The compact was indeed the ‘new kid on the block’, not least since the IGF discussions will feed into it as part of the ongoing open consultations facilitated by the UN Secretary-General’s Envoy on Technology.
In topics that repeatedly resonated across sessions, some discussions showed strong signs of maturity. Data governance discussions moved from the generic notion of ‘data’ to specificities of personal, corporate, and public data, and how these require dedicated governance solutions.
Meaningful connectivity goes beyond cables and satellites and requires addressing the digital skills divide and inclusive measures that embrace women and girls, the elderly, and people with disabilities. Privacy and security, often pitted against each other, are strongly considered a false dichotomy. Many of these discussions articulated a thriving development agenda.
As for issues that render the online space unsafe, experts repeated a few harsh warnings: Gender-based violence is particularly worrisome, in some regions experiencing a surge; child sexual abuse material circulating online is increasing; the protection of human rights is eroding, particularly among the younger generation of internet users.
And yet, although discussions were plentiful, IGF 2022 saw little in terms of new solutions and dynamics – except for the discussions on the Declaration for the Future of the Internet (which drew a fair share of criticism over the lack of consultation in the lead-up to its current format) and the vivid debates between parliamentarians during their dedicated track.
The most noteworthy development in IGF 2022’s process was the active participation of members of parliament. This is a direct result of the IGF’s outreach, which aimed at engaging parliamentarians more effectively in the IGF discussions.
As a result, this track has gone from strength to strength since its first major attempt in 2019, with parliamentarians from developing countries contributing quite significantly this year.
Three strong calls reverberated throughout the discussions:
- Parliaments should contribute to strengthening national multistakeholder dialogues on internet and digital policy issues and ensuring that national interests and priorities are reflected in international processes.
- More efforts are needed to strengthen the capacity of parliamentarians to work on digital policy issues, including through training and skills building. This will help ensure that they engage in meaningful debates before passing legislation affecting the digital space.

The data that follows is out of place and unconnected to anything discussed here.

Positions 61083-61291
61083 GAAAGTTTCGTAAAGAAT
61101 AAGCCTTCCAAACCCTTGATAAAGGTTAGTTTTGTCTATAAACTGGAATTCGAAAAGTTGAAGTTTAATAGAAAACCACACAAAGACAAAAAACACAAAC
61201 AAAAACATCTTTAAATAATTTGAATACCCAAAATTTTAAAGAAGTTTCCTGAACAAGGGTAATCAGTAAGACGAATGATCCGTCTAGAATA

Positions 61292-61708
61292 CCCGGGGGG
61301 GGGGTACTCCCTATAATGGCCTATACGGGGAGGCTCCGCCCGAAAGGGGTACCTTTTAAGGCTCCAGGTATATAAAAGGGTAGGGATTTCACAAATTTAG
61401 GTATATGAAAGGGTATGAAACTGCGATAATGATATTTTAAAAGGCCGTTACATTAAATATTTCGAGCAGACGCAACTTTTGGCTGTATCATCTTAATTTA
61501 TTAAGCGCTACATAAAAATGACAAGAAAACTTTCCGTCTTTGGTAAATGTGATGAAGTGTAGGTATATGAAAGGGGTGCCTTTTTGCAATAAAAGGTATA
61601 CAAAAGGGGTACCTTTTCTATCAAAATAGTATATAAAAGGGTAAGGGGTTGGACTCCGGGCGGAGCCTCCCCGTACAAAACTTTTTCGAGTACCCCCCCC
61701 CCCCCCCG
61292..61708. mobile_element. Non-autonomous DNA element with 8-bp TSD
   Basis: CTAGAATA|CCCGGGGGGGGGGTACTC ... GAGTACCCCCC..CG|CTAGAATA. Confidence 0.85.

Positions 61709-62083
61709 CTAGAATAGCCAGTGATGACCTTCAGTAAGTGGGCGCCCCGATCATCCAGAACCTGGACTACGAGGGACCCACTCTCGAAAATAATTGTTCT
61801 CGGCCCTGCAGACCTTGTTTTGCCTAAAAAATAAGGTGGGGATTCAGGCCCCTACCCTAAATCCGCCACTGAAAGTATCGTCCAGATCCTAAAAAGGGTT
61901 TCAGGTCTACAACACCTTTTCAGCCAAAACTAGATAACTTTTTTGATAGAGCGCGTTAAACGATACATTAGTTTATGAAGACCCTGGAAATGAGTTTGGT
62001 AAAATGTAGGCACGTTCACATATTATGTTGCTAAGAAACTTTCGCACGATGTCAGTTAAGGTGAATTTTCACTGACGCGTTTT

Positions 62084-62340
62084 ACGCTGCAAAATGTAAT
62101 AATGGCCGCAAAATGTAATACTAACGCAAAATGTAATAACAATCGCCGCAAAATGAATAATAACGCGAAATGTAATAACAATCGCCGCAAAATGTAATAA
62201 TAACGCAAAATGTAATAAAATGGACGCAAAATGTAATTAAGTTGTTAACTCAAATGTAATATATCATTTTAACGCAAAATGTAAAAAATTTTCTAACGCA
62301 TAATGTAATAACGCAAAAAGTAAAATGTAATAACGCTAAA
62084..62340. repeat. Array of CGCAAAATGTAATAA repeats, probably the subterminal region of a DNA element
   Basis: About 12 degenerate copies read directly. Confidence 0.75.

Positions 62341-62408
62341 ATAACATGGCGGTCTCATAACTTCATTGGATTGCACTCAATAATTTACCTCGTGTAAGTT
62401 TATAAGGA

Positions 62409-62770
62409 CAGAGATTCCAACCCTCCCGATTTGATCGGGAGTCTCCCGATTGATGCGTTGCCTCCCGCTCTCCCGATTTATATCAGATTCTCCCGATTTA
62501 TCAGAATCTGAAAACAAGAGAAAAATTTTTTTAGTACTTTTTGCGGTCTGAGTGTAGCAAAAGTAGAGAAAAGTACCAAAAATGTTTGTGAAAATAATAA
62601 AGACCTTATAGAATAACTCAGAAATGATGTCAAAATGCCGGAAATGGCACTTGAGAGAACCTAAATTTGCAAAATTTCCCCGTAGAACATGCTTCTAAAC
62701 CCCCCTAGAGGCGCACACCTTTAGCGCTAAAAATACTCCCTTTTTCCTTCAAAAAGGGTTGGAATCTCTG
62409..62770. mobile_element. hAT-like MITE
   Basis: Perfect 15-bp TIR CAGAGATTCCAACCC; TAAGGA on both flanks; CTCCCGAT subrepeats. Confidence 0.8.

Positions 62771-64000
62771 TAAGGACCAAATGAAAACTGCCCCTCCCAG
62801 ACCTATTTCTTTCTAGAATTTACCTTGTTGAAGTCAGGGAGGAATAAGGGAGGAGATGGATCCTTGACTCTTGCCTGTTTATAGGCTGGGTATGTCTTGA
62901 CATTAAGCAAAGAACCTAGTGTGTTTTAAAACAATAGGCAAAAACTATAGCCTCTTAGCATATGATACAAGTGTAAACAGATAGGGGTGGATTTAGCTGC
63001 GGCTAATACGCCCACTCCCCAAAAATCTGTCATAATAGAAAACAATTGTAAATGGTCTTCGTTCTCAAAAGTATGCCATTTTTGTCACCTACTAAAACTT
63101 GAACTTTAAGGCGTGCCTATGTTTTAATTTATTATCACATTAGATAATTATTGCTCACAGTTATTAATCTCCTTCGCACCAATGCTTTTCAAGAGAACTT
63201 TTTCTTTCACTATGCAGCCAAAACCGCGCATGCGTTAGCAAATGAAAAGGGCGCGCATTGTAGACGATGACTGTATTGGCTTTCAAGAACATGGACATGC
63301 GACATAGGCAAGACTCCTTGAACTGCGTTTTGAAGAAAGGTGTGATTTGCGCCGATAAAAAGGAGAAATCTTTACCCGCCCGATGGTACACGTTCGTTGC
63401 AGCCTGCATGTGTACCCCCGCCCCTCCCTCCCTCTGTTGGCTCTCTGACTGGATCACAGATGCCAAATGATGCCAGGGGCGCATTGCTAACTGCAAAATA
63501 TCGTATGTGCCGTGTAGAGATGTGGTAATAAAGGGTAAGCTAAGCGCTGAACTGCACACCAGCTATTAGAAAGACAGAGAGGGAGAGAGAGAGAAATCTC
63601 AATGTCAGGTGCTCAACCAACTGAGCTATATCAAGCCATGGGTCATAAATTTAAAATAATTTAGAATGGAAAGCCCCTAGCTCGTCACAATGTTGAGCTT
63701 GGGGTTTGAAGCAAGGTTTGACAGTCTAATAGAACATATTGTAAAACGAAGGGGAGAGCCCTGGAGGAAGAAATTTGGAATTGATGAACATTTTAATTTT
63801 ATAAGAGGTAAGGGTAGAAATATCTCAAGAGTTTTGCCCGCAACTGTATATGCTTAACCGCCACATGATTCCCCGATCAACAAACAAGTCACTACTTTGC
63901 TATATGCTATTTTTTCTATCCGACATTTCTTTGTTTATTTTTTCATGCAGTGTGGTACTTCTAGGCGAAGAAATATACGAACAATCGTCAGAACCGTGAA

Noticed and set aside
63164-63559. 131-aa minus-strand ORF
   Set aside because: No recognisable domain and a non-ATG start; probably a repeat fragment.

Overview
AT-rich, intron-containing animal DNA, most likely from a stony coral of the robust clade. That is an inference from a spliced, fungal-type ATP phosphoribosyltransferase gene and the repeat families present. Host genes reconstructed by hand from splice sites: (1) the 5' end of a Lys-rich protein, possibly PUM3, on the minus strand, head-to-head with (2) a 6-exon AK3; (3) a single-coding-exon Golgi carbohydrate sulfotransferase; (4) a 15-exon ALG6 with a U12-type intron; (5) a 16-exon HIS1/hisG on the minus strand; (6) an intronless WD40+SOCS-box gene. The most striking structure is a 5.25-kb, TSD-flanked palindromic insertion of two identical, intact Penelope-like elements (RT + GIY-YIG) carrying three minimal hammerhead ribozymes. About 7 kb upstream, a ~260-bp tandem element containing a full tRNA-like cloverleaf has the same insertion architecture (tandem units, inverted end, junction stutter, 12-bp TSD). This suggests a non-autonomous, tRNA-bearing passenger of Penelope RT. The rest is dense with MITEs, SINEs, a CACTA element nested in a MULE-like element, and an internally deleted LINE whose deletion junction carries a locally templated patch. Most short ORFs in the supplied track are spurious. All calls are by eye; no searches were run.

- Parliaments should have their own seat at the table in regional and global processes dealing with digital issues.
Other tracks at IGF 2022 included those dedicated to high-level leaders, youth, and intersessional work.
Held in Addis Ababa and online, IGF 2022 was empowered by the dynamism of the African digital community. The event hosted 5,210 participants in situ and online, participating in over 300 sessions.
The hybrid format is maturing at the IGF, building on the forum’s long tradition of remote participation since IGF 2007 in Brazil, with a strong impetus from Diplo’s Remote Participation Working Group. The IGF can become a hybrid meeting lab if it addresses some relatively well-known issues. These include: reducing the occurrence of tech glitches, enabling more straightforward, user-friendly navigation of the forum site, and providing more training in hybrid meeting techniques for session moderators.
Test your knowledge of all things IGF.
For the 8th consecutive year, the Geneva Internet Platform Digital Watch Observatory provided just-in-time reporting from IGF 2022.
Explore Diplo’s IGF reporting approach in three layers, starting with the first layer – the IGF 2022 Summary Report.
You can then navigate to the second layer, consisting of summaries of sessions and data analyses of the corpus text of IGF 2022.
On the third layer, you will find detailed information on topics from AI to cybersecurity, as well as main actors from the UN, the private sector, academia, and civil society.